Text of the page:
The 18th century, in New York, was when St. Nicholas made his way to America. Dutch families that lived in the state started celebrating the death of ‘Sint Nikolaas’ and thus Santa Claus was the abbreviated, translated version that all Americans came to know.
Since then poems were written about the phantom gift-giver and he became a jolly man who out of the kindness of his heart, spent nighttime delivering toys and gifts to America’s youth. It was Episcopal minister Clement Clarke Moore that invented his sleigh led my reindeers and his flying endeavors on Christmas Eve and Day. In 1881, this character and look (the red clothes, white beard, and sack), was forever cemented in history when Thomas Nast, a political cartoonist, depicted Moore’s poem in his own style and imagination.
America’s Christmas Today
Today Christmas has become commercialized, with more emphasis on the number of gifts we can collect than the honoring of those before, honoring of providers and kind-hearted people like the original St. Nicholas. For businesses, it has become about selling the most Christmas trees, gifts and tricking gullible Americans into spending more money and feeding into the system.
Despite this, there are still beautiful traditions that celebrate helping one another, being kind, and giving to the needy and that is where the true spirit of Christmas lies. Examples include the Salvation Army, which has been sending Christmas-themed donations to people on the streets since 1828, or the ‘Give to the Kids of St. Jude’ initiation where you can share the joy of the season with families of St. Jude patients with gifts and warm letters of hope and love.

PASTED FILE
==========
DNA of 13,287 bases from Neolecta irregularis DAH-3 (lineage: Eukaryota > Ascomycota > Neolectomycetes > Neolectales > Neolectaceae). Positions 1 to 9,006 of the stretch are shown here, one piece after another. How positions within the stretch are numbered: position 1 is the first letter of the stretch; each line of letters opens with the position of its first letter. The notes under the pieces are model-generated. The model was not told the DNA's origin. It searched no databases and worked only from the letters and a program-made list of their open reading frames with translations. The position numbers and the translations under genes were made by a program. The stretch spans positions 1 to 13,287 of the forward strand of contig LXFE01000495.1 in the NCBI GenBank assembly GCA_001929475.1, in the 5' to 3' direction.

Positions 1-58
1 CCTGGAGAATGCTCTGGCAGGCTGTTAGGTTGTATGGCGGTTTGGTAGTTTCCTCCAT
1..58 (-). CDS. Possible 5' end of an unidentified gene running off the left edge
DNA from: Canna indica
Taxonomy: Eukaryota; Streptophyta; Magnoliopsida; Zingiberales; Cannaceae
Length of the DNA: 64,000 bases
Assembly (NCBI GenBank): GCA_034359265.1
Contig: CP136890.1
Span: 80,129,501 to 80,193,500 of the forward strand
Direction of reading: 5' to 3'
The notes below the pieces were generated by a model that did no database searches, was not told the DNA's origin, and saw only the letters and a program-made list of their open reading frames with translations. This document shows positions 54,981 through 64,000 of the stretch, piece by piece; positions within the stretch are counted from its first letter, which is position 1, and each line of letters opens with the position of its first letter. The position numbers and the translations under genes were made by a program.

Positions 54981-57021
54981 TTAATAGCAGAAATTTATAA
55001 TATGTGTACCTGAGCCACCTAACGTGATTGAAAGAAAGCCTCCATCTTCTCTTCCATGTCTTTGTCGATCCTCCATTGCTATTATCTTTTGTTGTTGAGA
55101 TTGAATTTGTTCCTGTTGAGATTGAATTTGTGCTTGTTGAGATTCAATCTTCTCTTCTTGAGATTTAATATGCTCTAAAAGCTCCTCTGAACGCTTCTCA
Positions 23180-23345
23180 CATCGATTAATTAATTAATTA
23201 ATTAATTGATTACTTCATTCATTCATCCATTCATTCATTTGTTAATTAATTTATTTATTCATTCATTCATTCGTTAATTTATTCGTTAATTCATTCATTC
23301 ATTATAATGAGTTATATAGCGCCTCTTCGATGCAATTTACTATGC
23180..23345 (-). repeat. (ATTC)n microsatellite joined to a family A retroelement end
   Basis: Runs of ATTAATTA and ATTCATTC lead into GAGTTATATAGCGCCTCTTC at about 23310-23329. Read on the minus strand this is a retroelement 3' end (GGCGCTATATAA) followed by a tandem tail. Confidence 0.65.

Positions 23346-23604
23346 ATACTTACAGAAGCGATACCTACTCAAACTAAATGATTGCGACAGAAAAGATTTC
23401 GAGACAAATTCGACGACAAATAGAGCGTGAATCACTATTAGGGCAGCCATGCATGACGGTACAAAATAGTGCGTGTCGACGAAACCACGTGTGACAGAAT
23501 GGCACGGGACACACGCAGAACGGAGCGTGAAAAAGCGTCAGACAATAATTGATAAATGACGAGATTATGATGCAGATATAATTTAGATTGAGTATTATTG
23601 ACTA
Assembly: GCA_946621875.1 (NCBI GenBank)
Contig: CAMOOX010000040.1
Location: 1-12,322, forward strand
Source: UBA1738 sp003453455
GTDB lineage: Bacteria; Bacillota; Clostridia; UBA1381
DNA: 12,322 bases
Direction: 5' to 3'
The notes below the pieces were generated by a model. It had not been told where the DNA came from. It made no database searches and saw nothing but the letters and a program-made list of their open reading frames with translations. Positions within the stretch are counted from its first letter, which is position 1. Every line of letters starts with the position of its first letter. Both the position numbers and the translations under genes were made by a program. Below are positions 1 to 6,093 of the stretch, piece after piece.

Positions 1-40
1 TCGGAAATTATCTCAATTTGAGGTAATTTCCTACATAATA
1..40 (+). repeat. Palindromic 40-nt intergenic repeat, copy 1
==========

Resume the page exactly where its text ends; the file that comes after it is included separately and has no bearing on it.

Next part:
This holiday season, honor the history of the day, and be sure to give back to the families and communities around you!
By Mireille Karadanaian
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Mireille Karadanaian is an entertainment journalist, whose passion for reviewing upcoming TV shows and movies has existed since a young age. She writes reviews and feature entertainment stories for The Hollywood Insider’s inclusive and authentic platform, contributing to the important stories being told in media today. Mireille loves discussing the impact today’s media is making on younger generations who emulate what they see on screen and the Internet, a double-edged sword. Her stories often include the importance of creating content that inspires inclusion, positivity, and productive messages to all audiences and generations. Mireille’s love of covering TV shows, movies, and exciting questions that are being asked in the media world is seen in her writing and her ability to not just report facts but also tell a story.